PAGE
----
After a loved one has received a diagnosis of dementia, you need to consider what to do next.
Certainly, to begin with, you may feel you can offer the care that’s needed at home. And you may have been caring for someone for some time already.
But, as the disease progresses, those affected by dementia are likely to need more support and reassurance and there may come a time when they require the level of care and supervision that can only be provided at specialist, supervised residential facilities.
Patients might forget the faces of spouses, family and friends – they may even feel lost and possibly frightened in their own homes. As well as memory loss, symptoms may include confusion and mood swings. Simple tasks such as eating, getting dressed or taking a shower or bath can become extremely challenging and frustrating. The physical and emotional strain of coping may not be good for you or for the person you are caring for.
Even so, for many people, taking the decision to move a loved one into a residential care facility is far from easy. But most people with dementia will inevitably reach a point when they will be safer and more comfortable living somewhere that can provide personal and health care in a dedicated setting – the opportunity for activities and companionship could improve their quality of life.
Asking yourself some of the questions below may help you decide if residential care is the best option in your situation:
We are always happy to discuss your individual circumstances and offer you the best advice we can for you and your loved ones.
"I would like to thank you all for your kindness and cheerfulness, and for looking after both my Mother and her visitors so well. It was really like a home from home."—
"We wanted to say a huge thank you for everything you did to take care of Mum. She always looked lovely and seemed content in her world. We couldn't have asked for more. Please pass on our thanks to the team.”—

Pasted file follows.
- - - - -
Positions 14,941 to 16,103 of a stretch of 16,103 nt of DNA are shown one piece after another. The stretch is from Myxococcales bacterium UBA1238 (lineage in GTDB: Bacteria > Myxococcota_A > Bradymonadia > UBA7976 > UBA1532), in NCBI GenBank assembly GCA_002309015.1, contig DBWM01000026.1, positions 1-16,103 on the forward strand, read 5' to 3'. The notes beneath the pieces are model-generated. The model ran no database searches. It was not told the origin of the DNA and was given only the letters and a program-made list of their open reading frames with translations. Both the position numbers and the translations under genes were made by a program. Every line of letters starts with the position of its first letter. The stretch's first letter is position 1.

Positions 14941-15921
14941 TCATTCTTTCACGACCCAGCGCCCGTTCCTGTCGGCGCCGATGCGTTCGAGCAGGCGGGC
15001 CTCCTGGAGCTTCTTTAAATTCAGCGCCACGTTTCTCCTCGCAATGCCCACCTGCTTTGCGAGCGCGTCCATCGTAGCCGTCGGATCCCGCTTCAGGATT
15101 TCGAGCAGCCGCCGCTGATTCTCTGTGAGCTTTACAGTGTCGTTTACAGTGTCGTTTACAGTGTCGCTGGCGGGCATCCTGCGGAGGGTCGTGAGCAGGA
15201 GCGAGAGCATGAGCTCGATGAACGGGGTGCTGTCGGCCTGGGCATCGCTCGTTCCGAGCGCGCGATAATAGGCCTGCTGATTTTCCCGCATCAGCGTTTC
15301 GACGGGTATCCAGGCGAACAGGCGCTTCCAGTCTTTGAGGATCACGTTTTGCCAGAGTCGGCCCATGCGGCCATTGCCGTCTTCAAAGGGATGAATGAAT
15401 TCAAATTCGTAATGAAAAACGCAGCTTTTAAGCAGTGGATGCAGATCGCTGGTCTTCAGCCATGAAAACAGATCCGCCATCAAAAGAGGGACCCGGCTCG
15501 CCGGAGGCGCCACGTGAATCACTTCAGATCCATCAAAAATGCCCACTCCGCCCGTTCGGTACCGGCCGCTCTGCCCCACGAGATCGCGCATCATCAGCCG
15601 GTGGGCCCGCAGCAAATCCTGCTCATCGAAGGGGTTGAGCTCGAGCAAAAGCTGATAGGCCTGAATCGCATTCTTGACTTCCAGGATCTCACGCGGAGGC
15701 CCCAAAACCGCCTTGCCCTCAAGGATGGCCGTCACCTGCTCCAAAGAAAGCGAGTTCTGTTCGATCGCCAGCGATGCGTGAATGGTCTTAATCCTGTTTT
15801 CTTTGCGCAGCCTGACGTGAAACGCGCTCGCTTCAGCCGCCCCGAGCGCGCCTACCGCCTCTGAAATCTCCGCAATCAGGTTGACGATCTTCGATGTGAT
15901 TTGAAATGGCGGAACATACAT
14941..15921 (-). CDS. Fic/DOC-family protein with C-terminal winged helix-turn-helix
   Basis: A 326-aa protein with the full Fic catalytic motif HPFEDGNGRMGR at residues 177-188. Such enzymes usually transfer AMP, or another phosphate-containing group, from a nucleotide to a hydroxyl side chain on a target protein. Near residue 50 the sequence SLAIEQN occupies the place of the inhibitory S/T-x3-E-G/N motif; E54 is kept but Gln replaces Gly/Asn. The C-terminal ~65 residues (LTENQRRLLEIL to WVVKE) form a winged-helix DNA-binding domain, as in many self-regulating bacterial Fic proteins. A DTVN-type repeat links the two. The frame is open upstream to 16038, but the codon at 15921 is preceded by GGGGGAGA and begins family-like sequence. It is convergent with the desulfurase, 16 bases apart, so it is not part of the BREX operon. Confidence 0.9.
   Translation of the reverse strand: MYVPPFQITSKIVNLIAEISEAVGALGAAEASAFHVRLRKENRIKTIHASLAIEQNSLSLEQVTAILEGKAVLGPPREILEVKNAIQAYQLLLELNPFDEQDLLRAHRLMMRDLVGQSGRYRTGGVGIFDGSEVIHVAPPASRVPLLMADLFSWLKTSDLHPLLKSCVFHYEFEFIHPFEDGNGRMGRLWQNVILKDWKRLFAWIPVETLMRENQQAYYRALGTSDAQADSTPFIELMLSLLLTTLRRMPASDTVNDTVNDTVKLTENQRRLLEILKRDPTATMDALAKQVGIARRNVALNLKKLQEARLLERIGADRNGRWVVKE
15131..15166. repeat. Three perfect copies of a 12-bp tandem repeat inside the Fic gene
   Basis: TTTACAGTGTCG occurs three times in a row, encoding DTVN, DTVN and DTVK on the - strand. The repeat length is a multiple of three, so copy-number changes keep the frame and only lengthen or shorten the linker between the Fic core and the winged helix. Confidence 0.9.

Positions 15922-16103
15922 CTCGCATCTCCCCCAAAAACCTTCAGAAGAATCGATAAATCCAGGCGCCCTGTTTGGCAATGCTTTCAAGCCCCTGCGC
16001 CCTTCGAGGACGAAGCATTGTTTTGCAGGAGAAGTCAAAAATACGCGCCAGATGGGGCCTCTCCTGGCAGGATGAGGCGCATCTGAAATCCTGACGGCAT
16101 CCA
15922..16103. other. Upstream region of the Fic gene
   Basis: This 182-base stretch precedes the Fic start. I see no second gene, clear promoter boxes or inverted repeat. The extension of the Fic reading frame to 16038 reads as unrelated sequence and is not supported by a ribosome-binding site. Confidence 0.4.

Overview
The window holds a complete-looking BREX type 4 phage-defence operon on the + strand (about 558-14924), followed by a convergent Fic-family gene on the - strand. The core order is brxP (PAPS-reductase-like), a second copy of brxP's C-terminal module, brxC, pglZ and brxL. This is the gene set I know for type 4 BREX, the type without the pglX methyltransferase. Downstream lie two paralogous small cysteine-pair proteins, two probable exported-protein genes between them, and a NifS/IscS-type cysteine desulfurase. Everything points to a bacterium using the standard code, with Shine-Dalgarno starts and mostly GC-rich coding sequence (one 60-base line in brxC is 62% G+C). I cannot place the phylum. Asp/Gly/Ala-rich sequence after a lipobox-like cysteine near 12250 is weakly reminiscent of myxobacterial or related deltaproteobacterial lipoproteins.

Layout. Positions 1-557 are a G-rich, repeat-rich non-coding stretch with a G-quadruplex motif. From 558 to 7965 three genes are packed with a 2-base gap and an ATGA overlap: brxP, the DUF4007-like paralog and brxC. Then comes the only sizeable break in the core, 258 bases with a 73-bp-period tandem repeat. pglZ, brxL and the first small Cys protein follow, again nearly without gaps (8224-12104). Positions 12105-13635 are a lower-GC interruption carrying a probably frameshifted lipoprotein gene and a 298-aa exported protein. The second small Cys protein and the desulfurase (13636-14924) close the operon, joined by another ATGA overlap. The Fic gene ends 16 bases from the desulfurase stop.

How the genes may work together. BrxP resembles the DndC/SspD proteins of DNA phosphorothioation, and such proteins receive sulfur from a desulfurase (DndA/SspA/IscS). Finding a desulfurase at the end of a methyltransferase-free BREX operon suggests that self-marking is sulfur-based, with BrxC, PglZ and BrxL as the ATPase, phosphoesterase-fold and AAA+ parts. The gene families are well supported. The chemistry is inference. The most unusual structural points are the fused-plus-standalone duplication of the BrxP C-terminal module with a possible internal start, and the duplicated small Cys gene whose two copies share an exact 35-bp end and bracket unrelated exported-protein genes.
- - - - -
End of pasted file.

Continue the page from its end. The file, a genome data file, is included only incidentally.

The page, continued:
"... a big thank you to everyone to show how very grateful we are for the love and care shown to Dad in his last few years here at Lynhales. We could not be more grateful and pleased with how he was cared for."—
“Just a short note to thank you all for taking care of T---- with such kindness and compassion during his final weeks, and also for the welcome we always received when visiting.”—
“We are very pleased with the care that Dad receives at Lynhales – we feel he could not be in a better place. We know he is well cared for and, above all, safe."—
“We appreciate all your care and the way you treat our father with such dignity and kindness. Please thank all of your staff.”—
Dear Sister Dora and all the staff. Please would you accept our thanks for all the care and attention you so warmly gave to my Mother in the last few months of her life whilst in your lovely Home and this is more.—
“I wish to thank you for the superb level of care you provided to K---- during her time at Lynhales (some 11 years). As a former nurse, I’m sure she would have appreciated it."—
“We can’t find enough words to thank you all for everything that you did for Dad. To say it is greatly appreciated is a massive understatement and we hope that you know that we appreciated every gesture.”—
“I wanted you to know how much I appreciated the Support Group Meeting on Saturday. It was very well attended and I met a number of new family members, all of whom seemed to take a great deal from the experience.—
“I wish to thank you for the superb level of care you provided to K---- during her time at Lynhales (some 11 years). As a former nurse, I’m sure she would have appreciated it. Whenever I have visited Lynhales—